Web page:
How to Get Text Using LXML

A step-by-step guide on how to get text using LXML.

You’ll need to use an XPath selector to get data. Refer to the XPath Tutorial if you need a refresher.

Step 1. Install LXML using pip.

pip install lxml

TIPS: LXML Documentation.

If you’re using LXML with Python, import the module and requests libraries.

from lxml import etree
import requests

Example 1

Step 2. Let’s start by inspecting the source code of your target page. We’ll be using our The Best Residential Proxy Providers page in this example. You can find providers’ names in divs with the brand class.

get_text_lxml

Step 3. Then, make an HTTP request and assign the response to the r variable to scrape the site.

r=requests.get("https://proxyway.com/best/residential-proxies")

Step 4. Parse the HTML response content using etree.HTML() parser provided by LXML.

tree = etree.HTML(r.text)

Step 5. Select the div elements containing the class brand and get the text element.

divs = tree.xpath(".//div[@class='brand']/text()")

Let’s have a closer look at the code:

  1. .//div – select all divs within the HTML document.
  2. .//div[@class=’brand’] – select all divs that have a class of brand.
  3. /text() – get the text that is contained in the div.

NOTE: The result is a list of LXML elements.

Step 6. Let’s print out the divs list. You can see that it also contains blank spaces and non-breaking spaces (\xa0 elements) that we don’t need:

get_text_lxml

You can clean up the results and assign them to a new brand_names list:

brand_names = []
for div in divs:
    if len(div.strip()) > 0:
        brand_names.append(div.strip())

This is the output of the script. It shows provider names you’ve just scraped.

get_text_lxml

Results: Congratulations, you’ve extracted the content. Here’s the full script:

from lxml import etree
import requests
r=requests.get("https://proxyway.com/best/residential-proxies")

tree = etree.HTML(r.text)

divs = tree.xpath(".//div[@class='brand']/text()")

brand_names = []
for div in divs:
    if len(div.strip()) > 0:
        brand_names.append(div.strip())
#print (brand_names)

Example 2

Step 2. Let’s scrape a book title and its description. We’ll be using the books.toscrape.com website in this example.

Step 3. Then, make an HTTP request and assign the response to the r variable to scrape the site.

r=requests.get("https://proxyway.com/best/residential-proxies")

Step 4. Parse the HTML response content using etree.HTML() parser provided by LXML.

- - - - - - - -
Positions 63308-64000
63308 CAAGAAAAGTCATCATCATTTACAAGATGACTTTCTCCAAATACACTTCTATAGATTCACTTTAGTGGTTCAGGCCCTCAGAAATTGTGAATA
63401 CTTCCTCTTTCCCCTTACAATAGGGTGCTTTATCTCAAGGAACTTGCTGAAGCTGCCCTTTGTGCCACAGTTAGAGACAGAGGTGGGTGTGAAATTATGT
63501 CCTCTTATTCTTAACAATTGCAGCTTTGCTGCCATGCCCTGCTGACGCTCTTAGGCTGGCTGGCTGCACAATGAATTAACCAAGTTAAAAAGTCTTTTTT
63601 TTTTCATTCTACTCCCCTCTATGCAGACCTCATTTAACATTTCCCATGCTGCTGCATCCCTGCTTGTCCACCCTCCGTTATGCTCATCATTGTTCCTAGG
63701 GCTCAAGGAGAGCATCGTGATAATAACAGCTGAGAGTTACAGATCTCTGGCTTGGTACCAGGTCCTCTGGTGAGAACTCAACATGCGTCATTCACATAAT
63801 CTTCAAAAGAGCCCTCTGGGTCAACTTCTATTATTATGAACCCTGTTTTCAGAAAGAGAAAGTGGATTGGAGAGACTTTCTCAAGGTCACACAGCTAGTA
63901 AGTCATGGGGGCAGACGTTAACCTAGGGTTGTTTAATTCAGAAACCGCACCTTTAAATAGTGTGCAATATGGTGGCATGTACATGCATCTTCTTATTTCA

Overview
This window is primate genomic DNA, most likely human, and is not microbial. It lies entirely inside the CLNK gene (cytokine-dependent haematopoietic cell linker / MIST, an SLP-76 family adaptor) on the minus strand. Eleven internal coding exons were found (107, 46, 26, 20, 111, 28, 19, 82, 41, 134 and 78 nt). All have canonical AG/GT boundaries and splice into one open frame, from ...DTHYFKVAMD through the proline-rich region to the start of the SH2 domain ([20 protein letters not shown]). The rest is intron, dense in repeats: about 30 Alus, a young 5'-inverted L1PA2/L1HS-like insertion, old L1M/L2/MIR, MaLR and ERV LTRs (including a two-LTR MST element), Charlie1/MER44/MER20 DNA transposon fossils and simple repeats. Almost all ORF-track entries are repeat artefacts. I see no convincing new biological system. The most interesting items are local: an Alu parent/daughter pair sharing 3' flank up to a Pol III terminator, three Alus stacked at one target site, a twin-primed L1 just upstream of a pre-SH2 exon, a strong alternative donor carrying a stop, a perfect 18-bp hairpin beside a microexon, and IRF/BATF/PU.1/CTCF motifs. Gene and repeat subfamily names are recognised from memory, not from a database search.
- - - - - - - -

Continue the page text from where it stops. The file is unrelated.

tree = etree.HTML(r.text)

Step 5. Now let’s get the book title by inspecting the code. The title can be found within an h1 tag in a div with a product_main class:

_get_text_lxml_2_1

The XPath should look like this:

title = tree.xpath("//div[@class='col-sm-6 product_main']/h1/text()”)[0]

NOTE: However, that won’t work as there is another class present – col-sm-6. So, the XPath selector won’t find this exact div.

Step 6. Let’s specify both classes so that the XPath work.

title = tree.xpath("//div[@class='col-sm-6 product_main']/h1/text()”)[0]

You can also use the contains() method as an alternative:

title = tree.xpath("//div[contains(@class,'product_main')]/h1/text()")[0]
print (f'Title: {title}')

Let’s have a closer look at the code:

  1. (@class) – selects all classes from the document.
  2. //div([contains(@class,’product_main’]) – selects the div that contains a product_main class.
  3. /h1 – the title text is not in the div itself but in its <h1> child element.
  4. /h1/text() – gets the text from within the <h1> tags.
  5. [0] – since tree.xpath() method returns a list and we want text, we can simply grab the first element of the said list.

Step 6. Now let’s get the book description. It can be found in a <p> tag without any descriptive attributes below the div, which contains its heading.

get_text_lxml_2_2 (1)

One way to get the description text and avoid selecting any other <p> elements that aren’t relevant look like this:

description = tree.xpath("//div[@id='product_description']/following-sibling::p/text()")[0]
print (f'Description: {description}')

Let’s have a closer look at the code:

  1. //div[@id=’product_description’] – we select the div with an id of product_description so that we wouldn’t select the wrong element. 
  2. /following-sibling::p – selecting the next <p> sibling of the div we have selected before. You can get more information about Xpath Axes here.
  3. /text() – getting the text within the <p> tags.

This is the output of the script. It shows the book title and description you’ve just scraped.

get_text_lxml_2_3

Results: Congratulations, you’ve extracted the book name and description. Here’s the full script:

from lxml import etree
import requests

r=requests.get('https://books.toscrape.com/catalogue/a-light-in-the-attic_1000/index.html')

tree = etree.HTML(r.text)

title = tree.xpath("//div[contains(@class,'product_main')]/h1/text()")[0]
print (f'Title: {title}')

description = tree.xpath("//div[@id='product_description']/following-sibling::p/text()")[0]
print (f'Description: {description}')

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